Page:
A wonderful demonstration of Raphael's gradations of colour is featured in the video below, excerpted from Renaissance Revolution, a 2010 BBC documentary presented by Matthew Collings. 6
Games in this mode include The Adventures of Tintin (2011) and the Grand Theft Auto (GTA) series, particularly Grand Theft Auto III (2001).
Games in unione mode seem less common than those in other Renaissance colour modes - possibly as the bright and softly shadowed atmosphere goes against the mystery and danger inherent in so many titles. The unione colouring of Grand Theft Auto III is ironically soft and bright, considering its content. In this sense the GTA artists have perhaps more in common with the later mannerists than Raphael, but that is a whole other topic.
This survey of game colour modes is only a tiny sampling of the artistry that can be found in the games industry. Although the use of Renaissance colour modes in games isn’t necessarily deliberate, their reincarnation is still interesting to contemplate. Perhaps contemporary gamers have more in common with sacred art audiences of 600 years ago than we might imagine. Colour now, as in Renaissance Italy, artfully fuels an essential escape to alternative states of mind.
1. Edgerton, SY. The Mirror, the Window, and the Telescope: How Renaissance Linear Perspective Changed Our Vision of the Universe. [Author Review] Nexus Network Journal. Vol. 12, No. 1, 2010: 150. link
2. Hall, MB. Color and Meaning: Practice and Theory in Renaissance Painting. Cambridge University Press (1992), p. 15.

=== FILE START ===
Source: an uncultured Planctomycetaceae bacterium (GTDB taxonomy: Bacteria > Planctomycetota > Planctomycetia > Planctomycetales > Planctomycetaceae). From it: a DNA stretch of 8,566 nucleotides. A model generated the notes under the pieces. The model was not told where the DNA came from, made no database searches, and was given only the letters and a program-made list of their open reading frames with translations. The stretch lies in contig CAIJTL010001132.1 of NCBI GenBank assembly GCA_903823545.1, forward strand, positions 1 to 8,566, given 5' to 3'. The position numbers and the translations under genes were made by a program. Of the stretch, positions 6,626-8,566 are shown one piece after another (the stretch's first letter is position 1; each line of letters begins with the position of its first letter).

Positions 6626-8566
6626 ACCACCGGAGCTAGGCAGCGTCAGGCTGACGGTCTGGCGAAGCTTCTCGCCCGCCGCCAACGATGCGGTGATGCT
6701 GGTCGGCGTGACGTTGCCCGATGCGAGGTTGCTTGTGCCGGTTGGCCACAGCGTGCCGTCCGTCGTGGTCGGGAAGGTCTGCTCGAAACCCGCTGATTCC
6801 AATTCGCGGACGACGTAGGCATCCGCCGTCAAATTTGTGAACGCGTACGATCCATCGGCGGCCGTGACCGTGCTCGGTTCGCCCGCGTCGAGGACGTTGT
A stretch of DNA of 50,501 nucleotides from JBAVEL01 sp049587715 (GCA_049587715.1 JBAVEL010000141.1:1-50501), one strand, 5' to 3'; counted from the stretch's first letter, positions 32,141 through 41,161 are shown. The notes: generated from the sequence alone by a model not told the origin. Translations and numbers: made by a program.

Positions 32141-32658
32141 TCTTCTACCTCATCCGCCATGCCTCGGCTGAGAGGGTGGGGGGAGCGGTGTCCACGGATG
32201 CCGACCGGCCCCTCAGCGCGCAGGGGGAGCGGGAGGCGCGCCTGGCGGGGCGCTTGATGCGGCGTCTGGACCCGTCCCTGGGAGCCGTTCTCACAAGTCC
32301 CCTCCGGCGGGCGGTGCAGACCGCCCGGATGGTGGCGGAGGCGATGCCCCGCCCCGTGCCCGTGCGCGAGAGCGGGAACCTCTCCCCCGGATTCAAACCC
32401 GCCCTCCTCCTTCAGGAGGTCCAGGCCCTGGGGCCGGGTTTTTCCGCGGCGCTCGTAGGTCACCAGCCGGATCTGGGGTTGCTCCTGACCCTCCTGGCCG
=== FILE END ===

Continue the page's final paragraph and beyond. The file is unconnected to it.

3. Pixel Shaders: A Facet of the nfiniteFX Engine. Nvidia.com link
4. Mysterious Virgin: Light and Shade. The National Gallery London link
5. Hall. op. cit. p.119.
6. Collings, M. Renaissance Revolution: Raphael. BBC. October 2010 (documentary) link
Alberti, Leon Battista. Della Pittura. [Spencer, JR. Trans]. Yale University Press. 1970 link
Doom to Dunia: A Visual History of 3D Game Engines link
Moby Games link
Glennis McGregor is a painter and digital design professional working in London, UK, and is an associate member of the International Academy of Digital Arts and Sciences. Her blog, Renaissance for Real, explores the parallel movements of contemporary 3D art with Renaissance painting. The idea for this blog came to her on the way home from watching Up 3D, the visual experience of which felt somehow akin to the dazzling unveiling of a van Eyck altarpiece to Ghent church goers of the early 1400s.
Related colour mode posts on Renaissance for Real include:
Cennini and the Superbrights link
Leonardo’s Sfumato link
Michelangelo’s Cangiantismo link
Raphael’s Unione link